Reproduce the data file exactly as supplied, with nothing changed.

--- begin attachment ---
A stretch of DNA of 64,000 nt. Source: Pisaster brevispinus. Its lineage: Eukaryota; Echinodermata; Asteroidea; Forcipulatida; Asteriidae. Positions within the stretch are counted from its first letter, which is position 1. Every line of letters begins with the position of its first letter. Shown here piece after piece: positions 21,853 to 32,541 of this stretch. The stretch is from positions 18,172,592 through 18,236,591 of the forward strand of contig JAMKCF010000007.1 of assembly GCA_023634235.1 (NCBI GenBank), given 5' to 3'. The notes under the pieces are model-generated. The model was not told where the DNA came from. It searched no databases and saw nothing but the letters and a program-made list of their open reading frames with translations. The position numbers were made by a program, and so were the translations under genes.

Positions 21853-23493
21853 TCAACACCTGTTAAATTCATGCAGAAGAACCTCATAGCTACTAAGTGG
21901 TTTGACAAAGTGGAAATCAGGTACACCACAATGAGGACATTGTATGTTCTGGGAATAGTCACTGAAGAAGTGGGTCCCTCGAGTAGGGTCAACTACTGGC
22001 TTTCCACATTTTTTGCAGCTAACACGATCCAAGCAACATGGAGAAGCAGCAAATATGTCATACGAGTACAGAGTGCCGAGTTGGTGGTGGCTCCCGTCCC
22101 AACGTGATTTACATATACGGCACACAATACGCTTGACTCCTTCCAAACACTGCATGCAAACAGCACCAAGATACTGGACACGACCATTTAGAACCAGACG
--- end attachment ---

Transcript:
A stretch of DNA of 64,000 nt. Source: Pisaster brevispinus. Its lineage: Eukaryota; Echinodermata; Asteroidea; Forcipulatida; Asteriidae. Positions within the stretch are counted from its first letter, which is position 1. Every line of letters begins with the position of its first letter. Shown here piece after piece: positions 21,853 to 32,541 of this stretch. The stretch is from positions 18,172,592 through 18,236,591 of the forward strand of contig JAMKCF010000007.1 of assembly GCA_023634235.1 (NCBI GenBank), given 5' to 3'. The notes under the pieces are model-generated. The model was not told where the DNA came from. It searched no databases and saw nothing but the letters and a program-made list of their open reading frames with translations. The position numbers were made by a program, and so were the translations under genes.

Positions 21853-23493
21853 TCAACACCTGTTAAATTCATGCAGAAGAACCTCATAGCTACTAAGTGG
21901 TTTGACAAAGTGGAAATCAGGTACACCACAATGAGGACATTGTATGTTCTGGGAATAGTCACTGAAGAAGTGGGTCCCTCGAGTAGGGTCAACTACTGGC
22001 TTTCCACATTTTTTGCAGCTAACACGATCCAAGCAACATGGAGAAGCAGCAAATATGTCATACGAGTACAGAGTGCCGAGTTGGTGGTGGCTCCCGTCCC
22101 AACGTGATTTACATATACGGCACACAATACGCTTGACTCCTTCCAAACACTGCATGCAAACAGCACCAAGATACTGGACACGACCATTTAGAACCAGACG